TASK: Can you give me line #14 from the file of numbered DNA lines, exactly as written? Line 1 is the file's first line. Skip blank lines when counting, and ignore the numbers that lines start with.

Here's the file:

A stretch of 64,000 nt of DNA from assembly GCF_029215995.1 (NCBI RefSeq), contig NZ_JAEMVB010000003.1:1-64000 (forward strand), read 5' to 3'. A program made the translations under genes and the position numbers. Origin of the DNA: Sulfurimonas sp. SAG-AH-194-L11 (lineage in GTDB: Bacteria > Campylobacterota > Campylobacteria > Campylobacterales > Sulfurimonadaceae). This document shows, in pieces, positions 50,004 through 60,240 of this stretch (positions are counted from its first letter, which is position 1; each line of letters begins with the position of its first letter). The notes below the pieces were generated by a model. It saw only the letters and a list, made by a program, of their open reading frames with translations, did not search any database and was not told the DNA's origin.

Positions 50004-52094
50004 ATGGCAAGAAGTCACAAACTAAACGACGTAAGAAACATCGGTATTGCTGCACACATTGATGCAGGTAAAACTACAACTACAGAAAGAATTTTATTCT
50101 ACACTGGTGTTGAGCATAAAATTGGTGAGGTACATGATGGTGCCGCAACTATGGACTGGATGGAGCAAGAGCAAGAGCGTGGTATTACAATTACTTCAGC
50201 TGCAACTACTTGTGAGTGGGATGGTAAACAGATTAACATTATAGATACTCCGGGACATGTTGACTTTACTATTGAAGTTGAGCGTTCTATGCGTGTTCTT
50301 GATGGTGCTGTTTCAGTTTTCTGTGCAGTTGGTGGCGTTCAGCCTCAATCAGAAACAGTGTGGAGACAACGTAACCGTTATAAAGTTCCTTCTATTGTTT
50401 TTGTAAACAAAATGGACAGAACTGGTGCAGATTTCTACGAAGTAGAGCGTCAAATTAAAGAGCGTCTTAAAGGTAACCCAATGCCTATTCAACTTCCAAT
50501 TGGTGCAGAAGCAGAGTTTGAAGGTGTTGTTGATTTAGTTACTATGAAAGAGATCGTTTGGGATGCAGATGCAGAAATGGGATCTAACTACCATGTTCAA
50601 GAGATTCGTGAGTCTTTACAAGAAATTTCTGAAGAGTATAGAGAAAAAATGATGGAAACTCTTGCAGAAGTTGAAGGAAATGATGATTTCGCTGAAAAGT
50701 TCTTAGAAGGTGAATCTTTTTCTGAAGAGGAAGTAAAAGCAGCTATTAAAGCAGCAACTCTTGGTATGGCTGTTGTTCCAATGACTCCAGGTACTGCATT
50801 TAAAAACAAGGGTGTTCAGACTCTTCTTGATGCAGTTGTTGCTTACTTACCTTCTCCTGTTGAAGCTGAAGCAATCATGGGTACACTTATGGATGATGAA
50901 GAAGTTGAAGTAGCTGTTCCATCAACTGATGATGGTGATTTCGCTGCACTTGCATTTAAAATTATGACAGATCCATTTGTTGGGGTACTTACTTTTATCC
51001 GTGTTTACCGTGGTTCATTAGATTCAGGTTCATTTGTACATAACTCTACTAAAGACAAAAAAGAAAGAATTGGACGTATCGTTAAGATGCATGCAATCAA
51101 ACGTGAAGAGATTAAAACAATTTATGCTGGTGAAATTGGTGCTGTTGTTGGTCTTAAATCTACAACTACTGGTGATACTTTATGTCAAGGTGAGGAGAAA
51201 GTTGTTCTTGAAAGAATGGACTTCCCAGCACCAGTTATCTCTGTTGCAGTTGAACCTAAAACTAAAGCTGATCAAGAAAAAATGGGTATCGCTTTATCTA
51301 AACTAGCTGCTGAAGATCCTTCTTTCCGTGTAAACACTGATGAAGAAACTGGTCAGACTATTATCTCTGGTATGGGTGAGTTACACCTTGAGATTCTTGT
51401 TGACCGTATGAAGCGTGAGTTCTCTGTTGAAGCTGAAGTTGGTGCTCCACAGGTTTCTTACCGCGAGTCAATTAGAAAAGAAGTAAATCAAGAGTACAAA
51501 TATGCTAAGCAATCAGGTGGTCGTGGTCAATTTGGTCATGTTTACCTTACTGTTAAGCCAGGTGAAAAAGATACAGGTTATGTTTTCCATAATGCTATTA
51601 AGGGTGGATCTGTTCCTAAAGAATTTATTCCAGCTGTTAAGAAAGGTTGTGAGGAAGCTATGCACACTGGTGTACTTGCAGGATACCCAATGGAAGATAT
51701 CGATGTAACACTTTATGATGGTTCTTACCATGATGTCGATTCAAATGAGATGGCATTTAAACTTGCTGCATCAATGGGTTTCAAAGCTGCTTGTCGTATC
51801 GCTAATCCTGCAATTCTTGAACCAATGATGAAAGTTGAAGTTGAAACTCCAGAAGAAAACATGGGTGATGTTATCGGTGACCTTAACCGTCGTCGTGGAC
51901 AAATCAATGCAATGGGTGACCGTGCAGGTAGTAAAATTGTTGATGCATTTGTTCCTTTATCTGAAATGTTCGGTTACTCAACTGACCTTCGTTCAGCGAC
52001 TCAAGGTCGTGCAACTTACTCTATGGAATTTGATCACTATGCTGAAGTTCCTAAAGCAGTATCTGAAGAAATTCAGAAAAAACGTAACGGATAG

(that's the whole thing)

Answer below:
51101 ACGTGAAGAGATTAAAACAATTTATGCTGGTGAAATTGGTGCTGTTGTTGGTCTTAAATCTACAACTACTGGTGATACTTTATGTCAAGGTGAGGAGAAA